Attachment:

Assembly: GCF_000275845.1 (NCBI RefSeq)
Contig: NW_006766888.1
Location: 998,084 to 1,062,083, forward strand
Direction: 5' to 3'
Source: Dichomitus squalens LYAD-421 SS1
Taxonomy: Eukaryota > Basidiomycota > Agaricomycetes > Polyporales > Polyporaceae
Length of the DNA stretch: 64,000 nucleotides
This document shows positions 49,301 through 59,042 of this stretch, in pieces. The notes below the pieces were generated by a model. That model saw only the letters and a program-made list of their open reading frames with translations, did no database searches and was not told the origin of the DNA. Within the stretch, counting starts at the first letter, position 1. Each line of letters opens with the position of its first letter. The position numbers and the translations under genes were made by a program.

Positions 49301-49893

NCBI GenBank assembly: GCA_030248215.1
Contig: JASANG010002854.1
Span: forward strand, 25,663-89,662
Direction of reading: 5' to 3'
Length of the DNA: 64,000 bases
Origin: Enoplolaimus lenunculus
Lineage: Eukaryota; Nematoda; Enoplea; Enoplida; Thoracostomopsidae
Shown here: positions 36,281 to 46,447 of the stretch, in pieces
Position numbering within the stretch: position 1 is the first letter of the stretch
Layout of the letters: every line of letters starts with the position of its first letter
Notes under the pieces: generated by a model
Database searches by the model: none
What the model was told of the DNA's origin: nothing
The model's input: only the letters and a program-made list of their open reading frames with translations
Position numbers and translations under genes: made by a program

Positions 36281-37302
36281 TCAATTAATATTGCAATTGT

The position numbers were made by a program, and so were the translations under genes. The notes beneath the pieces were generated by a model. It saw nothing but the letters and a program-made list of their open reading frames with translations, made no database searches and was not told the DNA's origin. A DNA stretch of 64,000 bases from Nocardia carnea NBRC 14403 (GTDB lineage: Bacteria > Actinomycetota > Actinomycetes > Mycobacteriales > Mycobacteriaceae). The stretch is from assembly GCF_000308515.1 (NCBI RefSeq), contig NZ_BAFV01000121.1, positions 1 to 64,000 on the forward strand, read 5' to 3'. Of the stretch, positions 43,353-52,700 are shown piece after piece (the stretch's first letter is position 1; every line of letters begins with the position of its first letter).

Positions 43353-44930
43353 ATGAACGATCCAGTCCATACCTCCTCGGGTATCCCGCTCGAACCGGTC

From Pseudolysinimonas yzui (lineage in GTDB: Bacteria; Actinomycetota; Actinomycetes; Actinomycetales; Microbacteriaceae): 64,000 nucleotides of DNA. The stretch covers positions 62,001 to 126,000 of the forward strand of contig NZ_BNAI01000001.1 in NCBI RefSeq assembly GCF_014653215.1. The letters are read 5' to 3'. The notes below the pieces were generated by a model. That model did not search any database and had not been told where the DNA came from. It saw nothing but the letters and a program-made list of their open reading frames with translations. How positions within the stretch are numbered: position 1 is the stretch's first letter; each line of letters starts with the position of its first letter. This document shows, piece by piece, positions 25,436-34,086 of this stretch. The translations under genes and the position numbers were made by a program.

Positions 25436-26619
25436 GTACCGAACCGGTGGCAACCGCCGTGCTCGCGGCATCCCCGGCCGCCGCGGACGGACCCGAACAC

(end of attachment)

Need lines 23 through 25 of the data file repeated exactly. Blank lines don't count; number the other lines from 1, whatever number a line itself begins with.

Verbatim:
The model's input: only the letters and a program-made list of their open reading frames with translations
Position numbers and translations under genes: made by a program

Positions 36281-37302